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The Dream Walk Exhibit
Aug 20 – Sept 18, 2016

The exhibition by Lamp Art Project features the works of a diverse group of more than 40 Skid Row artists, working in a variety of media. The majority of the works have been created specifically for this exhibition. Salem Rose, the artist who submitted the title, explains: “It’s an art walk (of sorts), walking also implies that we are moving forward. ‘Dream’ implies drive, determination, as well as recreation and restoration of aspirations.”

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Walk the Talk
May 18 – July 31, 2016

The exhibition features portraits, interviews, transcripts and ‘Walk The Talk’ performance scripts and videos of 52 people who have lived and worked in Skid Row and have been instrumental in creating a neighborhood in which the interests of its low income residents are prioritized and their voices heard.

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2015

Blue Book / Silver Book
April 11 – June 28, 2015

In 1973 “The Blue Book,” was adopted by the city, in part as a strategy that would “contain” poor people in one corner of downtown. Significantly, it had the reverse effect of also preventing upscale development within Skid Row.

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General Dogon:
Screaming Two Wheelers
October 3 – December 18, 2015

An exhibition featuring Skid Row community civil rights organizer General Dogon and his low-rider bicycles.

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About the Skid Row History Museum and Archive

The Skid Row History Museum and Archive is an exhibition /performing arts space curated by Los Angeles Poverty Department. It foregrounds the distinctive artistic and historical consciousness of Skid Row, a 40-year-old social experiment. The Skid Row History Museum and Archive functions as a means for exploring the mechanics of displacement in an age of immense income inequality, by mining a neighborhood’s activist history and amplifying effective community strategies. The space operates as an archive, exhibition, performance and meeting space. Exhibitions will focus on grassroots strategies that have preserved the neighborhood from successive threats of gentrification and displacement, to be studied for current adaptation and use.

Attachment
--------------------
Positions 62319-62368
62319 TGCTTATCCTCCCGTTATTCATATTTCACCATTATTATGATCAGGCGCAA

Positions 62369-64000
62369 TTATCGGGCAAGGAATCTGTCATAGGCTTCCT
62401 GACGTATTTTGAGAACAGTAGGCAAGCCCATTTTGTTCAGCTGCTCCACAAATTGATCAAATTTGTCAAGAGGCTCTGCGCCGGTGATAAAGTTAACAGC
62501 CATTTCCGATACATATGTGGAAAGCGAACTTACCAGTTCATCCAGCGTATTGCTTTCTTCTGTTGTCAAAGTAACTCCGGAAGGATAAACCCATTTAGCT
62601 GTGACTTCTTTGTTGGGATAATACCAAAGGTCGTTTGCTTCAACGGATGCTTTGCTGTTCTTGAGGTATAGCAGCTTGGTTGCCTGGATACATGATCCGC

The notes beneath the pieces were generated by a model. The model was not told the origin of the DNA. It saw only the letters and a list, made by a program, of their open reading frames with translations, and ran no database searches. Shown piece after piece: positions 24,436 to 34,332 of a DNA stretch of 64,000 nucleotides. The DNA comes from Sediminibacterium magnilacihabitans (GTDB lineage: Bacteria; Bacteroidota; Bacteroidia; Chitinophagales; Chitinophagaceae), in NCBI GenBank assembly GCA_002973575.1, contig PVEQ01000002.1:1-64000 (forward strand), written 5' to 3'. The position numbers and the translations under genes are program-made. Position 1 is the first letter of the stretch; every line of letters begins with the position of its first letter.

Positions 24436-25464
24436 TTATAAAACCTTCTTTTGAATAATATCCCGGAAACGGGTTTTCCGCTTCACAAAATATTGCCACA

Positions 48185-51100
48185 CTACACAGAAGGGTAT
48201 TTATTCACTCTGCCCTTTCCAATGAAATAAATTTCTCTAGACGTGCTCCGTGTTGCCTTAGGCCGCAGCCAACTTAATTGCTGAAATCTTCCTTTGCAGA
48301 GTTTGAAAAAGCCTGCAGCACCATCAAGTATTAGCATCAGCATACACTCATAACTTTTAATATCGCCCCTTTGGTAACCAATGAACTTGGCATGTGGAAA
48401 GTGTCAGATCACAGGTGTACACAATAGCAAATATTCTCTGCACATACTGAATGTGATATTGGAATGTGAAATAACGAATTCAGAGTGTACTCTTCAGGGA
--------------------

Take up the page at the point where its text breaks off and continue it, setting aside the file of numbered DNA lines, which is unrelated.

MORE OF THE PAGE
The space is activated by performances, community meetings and films addressing gentrification and displacement locally, nationally and globally. The culture that developed here on Skid Row—an activist culture, artistic culture and recovery culture—offers a useful model for other communities navigating gentrification pressures. The museum space also serves as a literal and artistic common ground, a welcoming space for Angelenos to meet and mingle and explore civic issues together.

In a second museum space an extensive archive of Skid Row History (planning documents, articles, videos, audios, interview transcripts etc.), are available for casual and scholarly research. Visitors will be able to access this archive, comment upon it and use it to further explore the show’s themes.

Funders

LAPD’s Skid Row History Museum and Archive project is supported with funding from the California Arts Council’s Creative California Communities Program, The Doris Duke Charitable Foundation, The National Endowment for the Arts and the Surdna Foundation.